The youth-written stories in Represent give inspiration and information to teens in foster care while offering staff insight into those teens’ struggles.

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Teacher Lesson Return to "A Short Cut to Independence"
A Short Cut to Independence
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Lesson for “A Short Cut to Independence”

Anita Chikkatur writes about how she finally got up the nerve to have her long hair cut and about the reactions of family and friends.

Anita unwittingly follows some famous American authors in writing about haircuts: Ring Lardner’s story “Haircut”, Hubert Selby’s gruesome barbershop scene in Last Exit to Brooklyn, and the trauma of the woman’s haircut in O. Henry’s “The Gift of the Magi.”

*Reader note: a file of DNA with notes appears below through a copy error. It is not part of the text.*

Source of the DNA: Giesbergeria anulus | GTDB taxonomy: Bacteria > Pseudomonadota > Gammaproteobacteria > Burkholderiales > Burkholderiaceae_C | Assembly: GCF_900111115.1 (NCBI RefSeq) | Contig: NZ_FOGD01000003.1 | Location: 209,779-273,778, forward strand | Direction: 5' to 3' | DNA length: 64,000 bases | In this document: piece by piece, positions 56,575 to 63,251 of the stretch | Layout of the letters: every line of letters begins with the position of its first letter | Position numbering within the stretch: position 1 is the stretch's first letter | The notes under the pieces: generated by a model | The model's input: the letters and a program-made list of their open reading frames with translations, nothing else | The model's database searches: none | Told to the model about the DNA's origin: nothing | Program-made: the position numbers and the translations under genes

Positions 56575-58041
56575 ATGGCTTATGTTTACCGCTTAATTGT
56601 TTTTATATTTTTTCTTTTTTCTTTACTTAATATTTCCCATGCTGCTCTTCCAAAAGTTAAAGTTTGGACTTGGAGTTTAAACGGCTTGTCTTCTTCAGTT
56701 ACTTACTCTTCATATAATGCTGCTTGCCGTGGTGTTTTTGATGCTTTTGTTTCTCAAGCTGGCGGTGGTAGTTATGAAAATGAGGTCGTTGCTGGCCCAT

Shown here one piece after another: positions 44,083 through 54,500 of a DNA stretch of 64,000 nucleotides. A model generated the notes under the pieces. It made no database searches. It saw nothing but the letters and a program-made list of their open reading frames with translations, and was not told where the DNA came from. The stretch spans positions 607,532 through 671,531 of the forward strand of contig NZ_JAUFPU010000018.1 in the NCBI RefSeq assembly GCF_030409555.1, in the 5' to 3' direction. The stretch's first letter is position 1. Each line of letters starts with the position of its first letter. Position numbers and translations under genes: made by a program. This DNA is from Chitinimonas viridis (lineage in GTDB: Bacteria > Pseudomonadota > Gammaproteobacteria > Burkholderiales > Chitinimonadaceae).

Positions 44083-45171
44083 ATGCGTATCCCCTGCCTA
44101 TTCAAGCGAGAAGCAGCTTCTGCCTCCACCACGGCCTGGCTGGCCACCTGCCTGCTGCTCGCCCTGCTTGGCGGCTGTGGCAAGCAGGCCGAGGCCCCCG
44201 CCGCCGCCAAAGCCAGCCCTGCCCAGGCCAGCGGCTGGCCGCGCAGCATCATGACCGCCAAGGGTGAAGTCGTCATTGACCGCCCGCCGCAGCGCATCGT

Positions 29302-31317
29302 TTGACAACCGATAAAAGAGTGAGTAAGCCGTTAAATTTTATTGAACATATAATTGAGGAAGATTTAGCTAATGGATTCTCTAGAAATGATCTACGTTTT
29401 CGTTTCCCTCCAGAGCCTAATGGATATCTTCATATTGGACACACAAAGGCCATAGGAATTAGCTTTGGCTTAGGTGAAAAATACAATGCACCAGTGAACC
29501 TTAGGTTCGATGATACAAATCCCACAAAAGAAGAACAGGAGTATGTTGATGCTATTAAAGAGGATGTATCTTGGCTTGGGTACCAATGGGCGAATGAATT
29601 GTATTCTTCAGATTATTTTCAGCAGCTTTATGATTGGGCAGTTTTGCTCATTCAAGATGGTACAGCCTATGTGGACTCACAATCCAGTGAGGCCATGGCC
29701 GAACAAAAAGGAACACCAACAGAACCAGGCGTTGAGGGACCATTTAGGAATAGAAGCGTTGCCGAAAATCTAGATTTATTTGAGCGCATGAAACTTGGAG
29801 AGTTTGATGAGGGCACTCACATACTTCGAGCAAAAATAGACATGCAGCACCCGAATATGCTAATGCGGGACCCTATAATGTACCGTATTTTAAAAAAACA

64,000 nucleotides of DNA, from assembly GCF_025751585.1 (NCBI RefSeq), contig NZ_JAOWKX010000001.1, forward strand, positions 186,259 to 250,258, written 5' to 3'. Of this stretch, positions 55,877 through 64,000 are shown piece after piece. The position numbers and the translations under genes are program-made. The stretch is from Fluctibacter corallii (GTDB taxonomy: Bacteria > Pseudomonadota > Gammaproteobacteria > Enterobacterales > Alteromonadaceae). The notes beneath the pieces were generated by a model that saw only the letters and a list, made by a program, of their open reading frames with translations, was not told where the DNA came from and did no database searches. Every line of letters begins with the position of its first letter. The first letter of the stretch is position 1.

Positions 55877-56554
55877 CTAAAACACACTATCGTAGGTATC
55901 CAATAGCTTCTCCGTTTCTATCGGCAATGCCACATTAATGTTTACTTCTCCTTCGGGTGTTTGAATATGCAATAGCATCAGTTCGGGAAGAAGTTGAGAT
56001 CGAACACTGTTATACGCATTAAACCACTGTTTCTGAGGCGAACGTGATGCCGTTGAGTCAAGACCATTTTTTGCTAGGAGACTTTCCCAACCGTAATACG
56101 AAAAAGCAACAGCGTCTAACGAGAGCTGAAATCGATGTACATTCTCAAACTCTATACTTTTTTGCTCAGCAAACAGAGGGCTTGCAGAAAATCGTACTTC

What makes it work? We have no formula for good stories but consider these points:

1) Anita is not afraid to take an everyday event, something some people might consider trivial and boring, and take a close look at it. Although she realizes her haircut has larger implications for her sense of self, she doesn’t throw big ideas at her readers.

2) She writes about what she knows and uses details to great effect. We can all appreciate her anxiety at hearing the “crunchy sound” of the hair cut. Those of us who wear glasses will appreciate the sense of helplessness as she sits in the chair and has no idea what the barber is doing.

3) She focuses her writing on one incident. She might have lumped three or four ways she asserted her independence into one story: wearing clothes, listening to new music, cutting school one day, etc. But providing details on one incident makes her story more vivid.
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